Sigma Brings a Global Vision Lens Quartet to CP+

23Share

Sigma continues to release more and more exciting and unique lenses for its ever-expanding Global Vision series, this time with four new full-frame options that will appeal to many photographers. The much-loved Art series sees a trio of options, including an ultra-wide 14mm f/1.8 DG HSM, a perfect portrait option with the 135mm f/1.8 DG HSM, and a professional staple in the 24-70mm f/2.8 DG OS HSM. The Contemporary series is also gaining a new zoom, the 100-400mm f/5-6.3 DG OS HSM, a super telephoto option that offers an excellent range while keeping weight and size to a minimum. These lenses will be available in Nikon F, Canon EF, and Sigma SA mounts.

The Art series of full-frame primes is being expanded on both the wide and telephoto ends with the release of two super-fast f/1.8 lenses: the 14mm and 135mm. The 14mm is the widest and fastest lens of its kind, making it an easy choice for astrophotography and dimly lit landscapes, as well as offering a unique ability to create a shallow depth of field with an ultra-wide perspective. The lens is designed to retain sharpness at all settings and incorporates four aspherical lenses, including the large 80mm front element, two F Low Dispersion (FLD), and four Special Low Dispersion elements to minimize aberrations. On top of this, it can focus as close as 10.6" for interesting close-up compositions, and has a speedy AF motor.

Sigma 14mm f/1.8 DG HSM Art Lens

At the telephoto end is the 135mm, which claims a no-compromise design for excellent image quality, even wide open. The f/1.8 aperture is among the fastest available for this focal length and allows photographers to create images with extremely shallow depth of field, minimal distortion, and high sharpness. Its optical design employs two SLD and two FLD elements to control chromatic aberrations. Designed for ultra-high resolution cameras of 50+ megapixels, a floating element in the focus system ensures maximum quality at any focus distance, while a focus limiter allows users to speed up performance based on their current shooting style.

Sigma 135mm f/1.8 DG HSM Art Lens

Not just targeting more specialized markets, Sigma has unveiled an extremely popular zoom lens choice for professionals, the 24-70mm f/2.8. It is fast, versatile, and this model even features an Optical Stabilizer (OS) to minimize the effects of camera shake in your images. Designed for extensive use as a workhorse lens, it features thermally stable composite external construction, with many internal metal parts. This helps ensure rigidity for high performance in varying conditions. Specialized elements in its design include four aspherical and three SLD lenses.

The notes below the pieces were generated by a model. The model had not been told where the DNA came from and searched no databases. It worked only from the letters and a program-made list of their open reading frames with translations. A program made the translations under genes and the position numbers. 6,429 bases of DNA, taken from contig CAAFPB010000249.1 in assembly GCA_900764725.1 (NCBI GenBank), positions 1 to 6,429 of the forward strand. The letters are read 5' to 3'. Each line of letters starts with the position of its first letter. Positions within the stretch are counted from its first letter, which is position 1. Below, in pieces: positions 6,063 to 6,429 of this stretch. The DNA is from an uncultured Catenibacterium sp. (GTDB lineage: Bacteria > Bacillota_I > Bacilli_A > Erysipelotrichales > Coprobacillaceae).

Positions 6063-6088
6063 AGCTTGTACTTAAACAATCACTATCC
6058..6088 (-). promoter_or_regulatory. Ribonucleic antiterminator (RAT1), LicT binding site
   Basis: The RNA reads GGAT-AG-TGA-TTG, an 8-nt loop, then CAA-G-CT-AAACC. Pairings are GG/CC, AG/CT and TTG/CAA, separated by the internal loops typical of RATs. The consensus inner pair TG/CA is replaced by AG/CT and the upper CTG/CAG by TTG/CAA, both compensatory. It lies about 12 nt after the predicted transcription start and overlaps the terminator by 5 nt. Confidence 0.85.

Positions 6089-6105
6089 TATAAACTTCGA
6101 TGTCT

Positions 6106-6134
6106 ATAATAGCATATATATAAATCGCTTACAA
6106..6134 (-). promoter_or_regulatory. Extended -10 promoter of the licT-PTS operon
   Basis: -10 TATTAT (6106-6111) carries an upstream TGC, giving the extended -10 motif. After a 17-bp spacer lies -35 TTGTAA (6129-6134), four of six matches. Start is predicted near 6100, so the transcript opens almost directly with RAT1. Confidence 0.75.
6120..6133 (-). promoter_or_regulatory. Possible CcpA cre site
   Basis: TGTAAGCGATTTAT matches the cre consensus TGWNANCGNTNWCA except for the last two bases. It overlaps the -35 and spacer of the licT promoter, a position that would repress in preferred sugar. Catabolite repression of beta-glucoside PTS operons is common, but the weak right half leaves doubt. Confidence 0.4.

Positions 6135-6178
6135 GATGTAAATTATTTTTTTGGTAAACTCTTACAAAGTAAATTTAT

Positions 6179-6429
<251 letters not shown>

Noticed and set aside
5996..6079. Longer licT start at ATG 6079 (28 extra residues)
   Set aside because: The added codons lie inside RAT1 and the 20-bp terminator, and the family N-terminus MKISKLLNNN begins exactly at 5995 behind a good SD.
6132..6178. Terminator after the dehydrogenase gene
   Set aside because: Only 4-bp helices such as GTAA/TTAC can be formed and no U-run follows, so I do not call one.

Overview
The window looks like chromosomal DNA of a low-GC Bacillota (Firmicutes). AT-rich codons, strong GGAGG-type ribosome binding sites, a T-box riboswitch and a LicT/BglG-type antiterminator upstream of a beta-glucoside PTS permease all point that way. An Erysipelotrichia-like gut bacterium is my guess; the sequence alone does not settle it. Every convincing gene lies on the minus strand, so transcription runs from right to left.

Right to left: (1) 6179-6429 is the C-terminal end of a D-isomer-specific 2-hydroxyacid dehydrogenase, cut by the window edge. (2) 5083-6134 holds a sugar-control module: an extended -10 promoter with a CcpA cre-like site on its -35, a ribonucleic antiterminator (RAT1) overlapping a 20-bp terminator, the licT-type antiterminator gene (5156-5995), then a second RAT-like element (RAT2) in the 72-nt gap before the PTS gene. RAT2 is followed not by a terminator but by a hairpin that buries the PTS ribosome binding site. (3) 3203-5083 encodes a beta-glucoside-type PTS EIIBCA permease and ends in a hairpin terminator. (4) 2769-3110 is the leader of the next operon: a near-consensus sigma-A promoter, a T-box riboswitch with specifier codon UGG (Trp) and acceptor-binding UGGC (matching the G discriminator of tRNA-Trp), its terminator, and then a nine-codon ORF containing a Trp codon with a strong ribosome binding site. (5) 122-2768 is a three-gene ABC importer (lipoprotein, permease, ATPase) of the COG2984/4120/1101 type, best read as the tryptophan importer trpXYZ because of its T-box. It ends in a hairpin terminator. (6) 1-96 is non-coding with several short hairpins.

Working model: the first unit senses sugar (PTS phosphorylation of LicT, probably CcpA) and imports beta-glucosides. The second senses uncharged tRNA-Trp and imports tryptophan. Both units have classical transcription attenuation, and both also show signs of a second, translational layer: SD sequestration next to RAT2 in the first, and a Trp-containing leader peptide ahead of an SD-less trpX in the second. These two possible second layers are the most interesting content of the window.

Sigma 24-70mm f/2.8 DG OS HSM Art Lens

Last, but certainly not least, is the Contemporary 100-400mm f/5-6.3. Aiming to balance a long focal-length range with size and weight, this lens manages to offer a relatively compact barrel, considering its capabilities. It can even take standard 67mm screw-on filters. Regarding its imaging capabilities, this lens is very capable, with four SLD elements that keep aberrations to a minimum and offer a minimum shooting distance of 5.2' for a magnification ratio of 1:3.8 for close-up shooting. Handheld shooting benefits greatly from the use of an optical stabilizer, which in this lens, features a new gyroscopic sensor to account for shake in all directions and can be set to one of multiple modes via a switch for enhanced performance based on your subjects. It can be operated quickly and efficiently with standard twist zoom and push/pull zoom operation while a focus limiter can improve AF speed. It offers users a custom switch, as well, which can be programmed for a variety of different settings using Sigma’s USB Dock and Optimization Pro software. Finally, it is compatible with Sigma’s Global Vision Teleconverters, extending the focal length by 1.4x or 2x.

Sigma 100-400mm f/5-6.3 DG OS HSM Contemporary Lens

One benefit of Sigma’s Global Vision lenses is a unified approach to features, since these lenses share a plethora of proprietary technology. Starting off with the Hyper Sonic AF Motor (HSM), these lenses will focus quickly and quietly, with full-time manual focus available for making precise adjustments. They all use Sigma’s Super Multi-Layer Coating to reduce flare and ghosting and create sharp, high-contrast images in difficult lighting conditions. Bokeh is a highlight of the Global Vision lenses, and these options feature a rounded 9-blade diaphragm for smooth, circular out-of-focus areas. Moving on to construction, they feature a durable brass mount, while the Canon and Nikon mounts also use a rubber gasket to keep dust and moisture away from the lens and camera. Additionally, these lenses will support the MC-11 Mount Converters for use on mirrorless Sony E-mount cameras and can be customized using the Sigma USB Dock.